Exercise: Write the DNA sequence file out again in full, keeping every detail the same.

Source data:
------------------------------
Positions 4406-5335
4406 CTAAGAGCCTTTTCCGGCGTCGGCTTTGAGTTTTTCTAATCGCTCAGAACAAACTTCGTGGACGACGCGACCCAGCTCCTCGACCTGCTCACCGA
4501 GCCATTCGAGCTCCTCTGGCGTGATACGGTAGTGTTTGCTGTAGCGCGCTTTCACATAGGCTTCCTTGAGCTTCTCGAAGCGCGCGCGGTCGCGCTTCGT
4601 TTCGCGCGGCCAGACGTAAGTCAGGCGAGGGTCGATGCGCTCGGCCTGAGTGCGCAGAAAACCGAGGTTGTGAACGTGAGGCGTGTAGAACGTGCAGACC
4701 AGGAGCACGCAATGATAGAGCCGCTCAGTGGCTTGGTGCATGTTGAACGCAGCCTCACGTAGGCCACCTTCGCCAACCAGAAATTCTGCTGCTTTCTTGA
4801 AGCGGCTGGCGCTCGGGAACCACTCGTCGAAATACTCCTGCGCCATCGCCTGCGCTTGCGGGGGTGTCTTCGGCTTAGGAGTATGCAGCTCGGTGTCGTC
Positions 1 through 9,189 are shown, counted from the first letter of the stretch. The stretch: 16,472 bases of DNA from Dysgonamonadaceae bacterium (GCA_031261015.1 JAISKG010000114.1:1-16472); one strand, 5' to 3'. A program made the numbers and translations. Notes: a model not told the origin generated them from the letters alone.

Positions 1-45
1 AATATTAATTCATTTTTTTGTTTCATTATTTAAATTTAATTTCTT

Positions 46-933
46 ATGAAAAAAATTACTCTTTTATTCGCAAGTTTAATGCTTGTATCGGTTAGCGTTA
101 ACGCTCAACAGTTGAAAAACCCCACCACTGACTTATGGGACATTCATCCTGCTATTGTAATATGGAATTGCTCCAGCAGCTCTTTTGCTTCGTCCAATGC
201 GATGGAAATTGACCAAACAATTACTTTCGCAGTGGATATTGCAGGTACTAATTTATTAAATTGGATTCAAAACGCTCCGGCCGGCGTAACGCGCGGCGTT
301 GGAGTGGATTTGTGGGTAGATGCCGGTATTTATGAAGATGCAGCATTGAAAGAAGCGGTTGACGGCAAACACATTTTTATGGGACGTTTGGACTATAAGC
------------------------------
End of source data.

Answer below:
Positions 4406-5335
4406 CTAAGAGCCTTTTCCGGCGTCGGCTTTGAGTTTTTCTAATCGCTCAGAACAAACTTCGTGGACGACGCGACCCAGCTCCTCGACCTGCTCACCGA
4501 GCCATTCGAGCTCCTCTGGCGTGATACGGTAGTGTTTGCTGTAGCGCGCTTTCACATAGGCTTCCTTGAGCTTCTCGAAGCGCGCGCGGTCGCGCTTCGT
4601 TTCGCGCGGCCAGACGTAAGTCAGGCGAGGGTCGATGCGCTCGGCCTGAGTGCGCAGAAAACCGAGGTTGTGAACGTGAGGCGTGTAGAACGTGCAGACC
4701 AGGAGCACGCAATGATAGAGCCGCTCAGTGGCTTGGTGCATGTTGAACGCAGCCTCACGTAGGCCACCTTCGCCAACCAGAAATTCTGCTGCTTTCTTGA
4801 AGCGGCTGGCGCTCGGGAACCACTCGTCGAAATACTCCTGCGCCATCGCCTGCGCTTGCGGGGGTGTCTTCGGCTTAGGAGTATGCAGCTCGGTGTCGTC
Positions 1 through 9,189 are shown, counted from the first letter of the stretch. The stretch: 16,472 bases of DNA from Dysgonamonadaceae bacterium (GCA_031261015.1 JAISKG010000114.1:1-16472); one strand, 5' to 3'. A program made the numbers and translations. Notes: a model not told the origin generated them from the letters alone.

Positions 1-45
1 AATATTAATTCATTTTTTTGTTTCATTATTTAAATTTAATTTCTT

Positions 46-933
46 ATGAAAAAAATTACTCTTTTATTCGCAAGTTTAATGCTTGTATCGGTTAGCGTTA
101 ACGCTCAACAGTTGAAAAACCCCACCACTGACTTATGGGACATTCATCCTGCTATTGTAATATGGAATTGCTCCAGCAGCTCTTTTGCTTCGTCCAATGC
201 GATGGAAATTGACCAAACAATTACTTTCGCAGTGGATATTGCAGGTACTAATTTATTAAATTGGATTCAAAACGCTCCGGCCGGCGTAACGCGCGGCGTT
301 GGAGTGGATTTGTGGGTAGATGCCGGTATTTATGAAGATGCAGCATTGAAAGAAGCGGTTGACGGCAAACACATTTTTATGGGACGTTTGGACTATAAGC